At the time of this writing, Scrivener treats Text as the lack of a more specific choice on your part.  It’s Text because you’ve provided no override.   But this folder consequently inherits the setting of its parent folder (and maybe that folder inherits from its own parent, all the way up the chain).  Once it finds an override, that’s what it’ll use.


So here’s what you do.  Back in Templates, add your own template file called Text—I’ve left mine empty, just like a default text file.

Delete that Character folder you made in Research, because we want to update the template and recreate it from scratch.

Now you can set this “custom” Text document as the default sub-document for our Character folder template:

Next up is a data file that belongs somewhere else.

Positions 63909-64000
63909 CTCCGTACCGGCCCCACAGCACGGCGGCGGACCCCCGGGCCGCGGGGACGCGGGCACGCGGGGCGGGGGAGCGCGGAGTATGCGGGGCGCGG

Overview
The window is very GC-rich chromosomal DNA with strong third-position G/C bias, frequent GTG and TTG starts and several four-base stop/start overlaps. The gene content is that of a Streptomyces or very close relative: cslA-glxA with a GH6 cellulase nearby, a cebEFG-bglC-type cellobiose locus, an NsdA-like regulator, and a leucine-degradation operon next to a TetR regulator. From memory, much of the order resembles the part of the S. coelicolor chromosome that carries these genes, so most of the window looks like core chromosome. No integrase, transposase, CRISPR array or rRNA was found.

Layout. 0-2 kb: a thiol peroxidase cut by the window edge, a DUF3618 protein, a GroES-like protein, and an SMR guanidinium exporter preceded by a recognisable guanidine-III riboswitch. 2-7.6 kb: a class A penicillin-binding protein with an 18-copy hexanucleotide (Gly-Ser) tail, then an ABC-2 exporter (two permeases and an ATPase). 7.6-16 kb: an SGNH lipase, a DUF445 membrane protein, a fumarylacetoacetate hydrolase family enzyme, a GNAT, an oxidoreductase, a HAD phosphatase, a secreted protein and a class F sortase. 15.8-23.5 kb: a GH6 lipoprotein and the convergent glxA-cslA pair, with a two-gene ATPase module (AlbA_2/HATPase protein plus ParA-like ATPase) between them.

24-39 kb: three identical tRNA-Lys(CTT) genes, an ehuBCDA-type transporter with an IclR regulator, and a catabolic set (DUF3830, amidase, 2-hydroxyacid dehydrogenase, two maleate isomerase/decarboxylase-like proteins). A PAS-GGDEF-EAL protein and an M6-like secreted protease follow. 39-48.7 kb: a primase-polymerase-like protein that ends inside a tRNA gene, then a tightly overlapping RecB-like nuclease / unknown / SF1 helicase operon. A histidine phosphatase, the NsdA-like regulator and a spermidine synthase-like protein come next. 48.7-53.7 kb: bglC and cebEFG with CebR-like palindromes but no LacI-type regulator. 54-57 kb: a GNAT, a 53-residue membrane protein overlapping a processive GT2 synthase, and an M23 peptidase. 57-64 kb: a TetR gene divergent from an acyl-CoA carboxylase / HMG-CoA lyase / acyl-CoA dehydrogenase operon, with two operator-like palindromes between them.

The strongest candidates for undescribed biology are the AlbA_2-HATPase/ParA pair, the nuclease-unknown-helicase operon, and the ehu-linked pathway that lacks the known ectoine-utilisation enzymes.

Screen Shot 2016-10-31 at 2.50.07 PM.png


Now make a Character in your Research‘s Characters folder, and push [Enter] again inside of that Character, and you’ll see your Text file appear instead of a nested Character.


Once you spawn a copy of a template, Scrivener doesn’t track where it came from, so old copies won’t get updated if you alter settings on the original template.  This is why you should either trash the broken version of the Character that we made before we realized this mistake, or you should go back and set the Character‘s default sub-document type to the new Text type.

Nested Templates as default sub-documents


You can set sub-documents for sub-documents!

Here, I’ve built out a World template because in my story there are going to be a few of those, and I want to track some basic info about them.  In addition, I need to list the cities or points of interest, and each of those places might have any number of notes, from “This is the capital” to “So-and-so died here”.